Prof. Dr. Elena Rugarli

Research Area: Mitochondrial Dysfunction and Neurodegeneration

Branches: Biomedical ResearchCell BiologyNeurobiology

Website: Rugarli Lab

1. Research Background:

Axonal degeneration is a chronic process that plays an important role in several neurodegenerative diseases. We study the function of several proteins involved in hereditary spastic paraplegia (HSP), a disease characterized by progressive degeneration of the distal corticospinal axons. Ultimately, we aim to a better understanding of the pathophysiology of this disease, and to unravel possible therapeutic avenues. In addition, we unravel basic biological mechanisms that maintain the quality of mitochondria in neurons, including intra-organellar proteases and post-transcriptional regulators of mRNAs encoding mitochondrial proteins.

Our group has a long-standing interest in defining the pathogenic pathways implicated in HSP. We have been studying the function of spastin, the protein most commonly implicated in HSP, and the role of the mitochondrial m-AAA protease, which is dysfunctional in both HSP and spinocerebellar ataxia. A bigchallenge in the field is to pinpoint pathogenic commonalities among HSP forms of different genetic origin, in order to identify shared therapeutic approaches for HSP patients. Interestingly, as new HSP genes have been cloned and their protein products characterized, defects in the morphogenesis of tubular endoplasmic reticulum (ER) have stood out as a primary pathogenic pathway in HSP.

2. Research questions addressed by the group:

We are interested in answering the following questions:

  • Which cellular pathways are involved in maintaining the viability of long motor axons?
  • How is the quality and function of mitochondria regulated, especially in neurons and along axons?

To address these questions, we study the basic function of genes involved in hereditary spastic paraplegia, a genetic disease characterized by degeneration of the central motor axons.

3. Possible projects:

ERLIN1 and ERLIN2 are homologous proteins of about 40 kDa that assemble in hetero-oligomeric orhomo-oligomeric high-molecular weight complexes. ERLINs belong to the SPFH family of proteins, which have been proposed to organize membrane microdomains with distinct lipid and protein composition. The ERLINs localize to the endoplasmic reticulum (ER), bind cholesterol, and promote ER- associated degradation of specific substrates. Loss-of-function mutations in ERLIN1 and ERLIN2 genes have been found in patients affected by hereditary spastic paraplegia (HSP), agenetically heterogeneous neurological disease characterized by progressive degeneration of central motor axons. How lack of ERLINs leads to HSP remains enigmatic. As ER membrane organizers, ERLINs are ideally placed in the centre of a network of proteins affecting different aspects of ER function that are dysfunctional in HSP. We hypothesize that ERLINs provide functional scaffolds in the ER membrane that arecrucial for axonal maintenance during life. The project aims to employ already established in vitro and in vivo models of ERLIN deficiency to unravel novel functions of this complex and their relevance in the nervous system.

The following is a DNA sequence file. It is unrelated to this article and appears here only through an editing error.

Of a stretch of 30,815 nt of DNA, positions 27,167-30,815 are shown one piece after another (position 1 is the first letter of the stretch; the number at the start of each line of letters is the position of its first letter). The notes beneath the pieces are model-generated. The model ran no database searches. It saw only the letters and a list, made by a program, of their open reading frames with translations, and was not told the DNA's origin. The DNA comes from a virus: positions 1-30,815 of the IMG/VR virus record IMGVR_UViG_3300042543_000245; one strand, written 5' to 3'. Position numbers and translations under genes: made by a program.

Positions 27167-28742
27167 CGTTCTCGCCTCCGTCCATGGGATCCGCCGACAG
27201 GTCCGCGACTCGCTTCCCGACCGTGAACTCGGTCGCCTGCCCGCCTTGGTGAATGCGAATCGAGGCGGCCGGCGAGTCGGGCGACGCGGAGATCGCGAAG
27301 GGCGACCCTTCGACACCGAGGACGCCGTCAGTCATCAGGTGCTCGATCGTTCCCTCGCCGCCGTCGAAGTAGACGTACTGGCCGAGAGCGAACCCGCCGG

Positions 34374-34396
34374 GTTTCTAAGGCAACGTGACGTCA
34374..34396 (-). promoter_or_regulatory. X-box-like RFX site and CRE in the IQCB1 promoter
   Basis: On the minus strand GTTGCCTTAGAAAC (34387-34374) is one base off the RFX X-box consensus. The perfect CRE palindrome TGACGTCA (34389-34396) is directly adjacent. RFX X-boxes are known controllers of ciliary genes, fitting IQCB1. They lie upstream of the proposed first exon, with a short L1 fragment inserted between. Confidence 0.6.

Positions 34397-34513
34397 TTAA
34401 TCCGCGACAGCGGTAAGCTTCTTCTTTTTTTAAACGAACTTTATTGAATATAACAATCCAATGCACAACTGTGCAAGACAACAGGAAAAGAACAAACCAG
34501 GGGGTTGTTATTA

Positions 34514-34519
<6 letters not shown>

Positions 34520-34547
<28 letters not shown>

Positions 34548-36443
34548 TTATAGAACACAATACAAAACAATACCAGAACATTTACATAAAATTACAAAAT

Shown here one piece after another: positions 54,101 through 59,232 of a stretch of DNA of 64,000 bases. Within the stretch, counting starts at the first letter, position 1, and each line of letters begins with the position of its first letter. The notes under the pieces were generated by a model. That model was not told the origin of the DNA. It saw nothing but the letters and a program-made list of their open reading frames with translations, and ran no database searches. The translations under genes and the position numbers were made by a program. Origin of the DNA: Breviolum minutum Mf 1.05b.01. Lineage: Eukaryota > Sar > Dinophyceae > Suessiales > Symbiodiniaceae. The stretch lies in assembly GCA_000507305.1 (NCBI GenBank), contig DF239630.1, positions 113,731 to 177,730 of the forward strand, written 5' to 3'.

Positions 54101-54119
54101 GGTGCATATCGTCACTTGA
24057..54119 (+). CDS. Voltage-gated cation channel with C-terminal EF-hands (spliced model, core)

4. Applied Methods and model organisms:

  • Model organisms: transgenic mice.
  • Methods: Genetics, advanced microscopy, mass spectrometry, molecular biology, systems biology (transcriptomics, proteomics, metabolomics), biochemistry, histochemistry.

5. Desirable skills and qualifications:

We are looking for candidates with a solid background knowledge acquired during master studies (biology, neuroscience, biochemistry, biotechnology), high motivation to be part of a dynamic team, and passion and enthusiasm for science.

6. References:

  • Tadepalle, N. and Rugarli, E.I. (2021). Lipid Droplets in the Pathogenesis of Hereditary Spastic Paraplegia. Front. Mol. Biosci., 10 May 2021. 8:673977. doi: 10.3389/fmolb.2021.673977. eCollection 2021. Review
  • Tadepalle, N., Robers, L. Veronese, M. Zentis, P. , Babatz, F. Brodesser, S. Gruszczyk, A.V., Schauss, A., Hoening, S., and Rugarli, E. I. (2020). Microtubule- dependent and independent roles of spastin in lipid droplet dispersion and biogenesis Life Sci. Alliance 3 (6):e202000715.
  • Murru, S., Hess, S., Barth, E., Almajan, E.R., Schatton, D., Hermans, S., Brodesser, S., Langer, T.,Kloppenburg, P. and Rugarli, E.I. (2019). Astrocyte-specific deletion of the mitochondrial m-AAA protease reveals glial contribution to neurodegeneration. Glia 67(8):1526-1541.
  • Wang S, Jacquemyn J, Murru S, Martinelli P, Barth E, Langer T, Niessen CM, and Rugarli EI. (2016) Themitochondrial m-AAA protease prevents demyelination and hair greying. PLoS         Genet. 12, e1006463. doi:10.1371/journal.pgen.1006463.
  • Papadopoulos C, Orso G, Mancuso G, Herholz M, Gumeni S, Tadepalle N, Jüngst C, Tzschichholz A,Schauss A, Höning S, Trifunovic A, Daga A, and Rugarli EI. (2015) Spastin binds to lipid droplets and affects lipid metabolism. PLoS Genet. 11, e1005149. doi: 10.1371/journal.pgen.1005149.
  • Kondadi AK, Wang S, Montagner S, Kladt N, Korwitz A, Martinelli P, Herholz D, Baker MJ, Schauss AC, Langer T, and Rugarli EI. (2014) Loss of the m-AAA protease subunit AFG3L2 causes mitochondrial transport defects and tau hyperphosphorylation. EMBO J. 33, 1011-26.
  • Almajan ER, Richter R, Paeger L, Martinelli P, Barth E, Decker T, Larsson NG, Kloppenburg P, Langer T, and Rugarli EI. (2012) AFG3L2 supports mitochondrial protein synthesis and Purkinje cell survival. J Clin Invest. 122, 4048-58. doi: 10.1172/JCI64604.